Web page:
Just over two decades ago, the World Health Organization (WHO) declared burnout syndrome , or being “burned out”, as one of the occupational risk factors.
According to the WHO, burnout is a syndrome that occurs as a result of prolonged exposure to stress derived from work or complicated work environments.
The organization based in Geneva, Switzerland, explains that burnout is characterized by:
- A continuous feeling of exhaustion.
- Negative or cynical feelings about work, as well as a mental detachment from work issues.
- Reduced work efficiency.
Although the WHO assures that this syndrome is increasingly common among workers, especially those dedicated to the service sector, it is not in itself a medical condition.
On January 1, 2022, the WHO International Statistical Classification of Diseases and Related Health Problems (ICD -11) came into force and burnout or “burnt worker syndrome” was included in the list.
The ICD is the international standard for diagnostic classification used to notify diseases and conditions for any clinical or research purpose, and forms the basis for continuing to evaluate the evolution of health and obtain global statistics, according to the WHO website.
Origin of the term
The term burnout is relatively recent and was coined in 1974 by the psychologist of German and American origin, Herbert Freudenberger, while working in a clinic for addicts and homeless people.
The term was not born referring to the people who were treated at that clinic, but by the doctors and staff who worked in the facilities.
The psychologist observed that many of the workers and volunteers were beginning to feel exhausted – both physically and emotionally – and demotivated, resulting in patients no longer receiving quality treatment.
After passing through this clinic, Ferudenberger published the book entitled: “Burnout: The High Cost of High Achievement” in 1980, which is still taken as a reference for the understanding of this syndrome. .
During a conference given at the Harvard Business Club in 1981, the psychologist explained that burnout is not “a neurosis, an illness or a mental collapse”, but a process that leads individuals to demotivation, exhaustion and cynicism .
Freudenberger lists 12 symptoms that anyone who works in highly stressful environments should pay attention to and that should be avoided in order not to fall into burnout :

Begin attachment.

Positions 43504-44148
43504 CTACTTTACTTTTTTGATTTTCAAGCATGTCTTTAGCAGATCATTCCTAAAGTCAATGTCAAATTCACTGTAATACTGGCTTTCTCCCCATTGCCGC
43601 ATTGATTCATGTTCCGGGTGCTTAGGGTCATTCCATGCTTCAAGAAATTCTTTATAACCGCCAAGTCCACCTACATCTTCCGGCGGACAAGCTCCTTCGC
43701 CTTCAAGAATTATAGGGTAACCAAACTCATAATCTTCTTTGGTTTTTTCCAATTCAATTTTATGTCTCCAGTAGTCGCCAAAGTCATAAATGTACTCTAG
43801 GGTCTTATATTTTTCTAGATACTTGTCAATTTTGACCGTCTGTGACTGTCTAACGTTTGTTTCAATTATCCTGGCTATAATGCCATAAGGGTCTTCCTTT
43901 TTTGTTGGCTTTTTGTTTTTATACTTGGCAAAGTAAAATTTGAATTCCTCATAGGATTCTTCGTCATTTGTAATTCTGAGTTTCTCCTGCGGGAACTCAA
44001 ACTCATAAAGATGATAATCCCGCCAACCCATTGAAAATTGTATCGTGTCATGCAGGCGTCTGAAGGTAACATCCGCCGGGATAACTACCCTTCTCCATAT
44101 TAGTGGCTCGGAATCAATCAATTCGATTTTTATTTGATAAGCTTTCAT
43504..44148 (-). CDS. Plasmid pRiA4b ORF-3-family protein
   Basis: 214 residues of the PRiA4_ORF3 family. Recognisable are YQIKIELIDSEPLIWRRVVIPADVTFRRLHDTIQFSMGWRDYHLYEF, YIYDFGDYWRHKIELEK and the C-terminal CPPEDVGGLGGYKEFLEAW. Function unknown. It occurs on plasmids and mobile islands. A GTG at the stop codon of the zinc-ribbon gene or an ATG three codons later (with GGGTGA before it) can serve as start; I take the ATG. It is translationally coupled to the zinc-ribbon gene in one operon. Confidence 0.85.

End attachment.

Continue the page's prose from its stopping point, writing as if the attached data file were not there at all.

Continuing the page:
- The obsession to demonstrate the value of the person: when trying to obsessively demonstrate the value of people as employees, more and more responsibilities are accepted, even beyond the capabilities of people.
- Work harder: Many times, by working harder and with more intensity, people lose the ability to take their mind off work.
- Neglecting needs: This is reflected in erratic sleep patterns, eating disorders, and lack of social interaction.
- Ignore conflicts: Problems are ignored because they can become threatening, which can lead to panic and nerves.
- Changes in values: People’s values start to get distorted, people turn away from their friends and family and start to see their hobbies as irrelevant as only work is priority.
- Denial of problems: people begin to become intolerant, perceive employees as stupid, lazy, demanding or undisciplined. It becomes more difficult to maintain social contacts, they perceive problems as caused by work pressures and lack of time and not because changes in lifestyle are required.
- Withdrawal: Social life is basically non-existent and the need to release stress can lead people to abuse drugs or alcohol.
- Behavior changes: People may begin to show behavioral changes that are concerning to their friends and family.
- Depersonalization: People stop seeing themselves and others as valuable. Personal needs are non-existent.
- Inner emptiness: Feelings of emptiness can lead people to behaviors such as overeating, compulsive sex, gambling, or alcohol and drug abuse.
- Depression: feeling of loss and exhaustion.
- Burnout syndrome: can lead to physical or mental collapse and require medical attention.
How much does burnout affect the world?
With the emergence of the COVID-19 pandemic, cases of burnout have skyrocketed, not only because of medical personnel who have been exposed to intense and long hours to care for patients with symptoms caused by the virus, but also because of people who work from home and whose working hours have lengthened.
According to the International Labor Organization (ILO), although teleworking – also known as home office – has helped to avoid and reduce contagion and occupational risks, if not managed properly it can lead to an increase in mental illness.
“Psychosocial risk factors such as high work loads and rhythms, long working hours, the perception of having to be available at all times and in all places, lack of professional development, excessive fragmentation of tasks, low autonomy and control over tasks, poor organizational culture and cyberbullying behaviors can, among others, negatively affect the mental health of teleworkers, causing professional illnesses such as physical and mental exhaustion ( burnout ), work-related stress and depression. depression,” explained Carmen Bueno, Occupational Health and Safety Specialist, ILO Office for the Southern Cone of Latin America on the organization’s blog.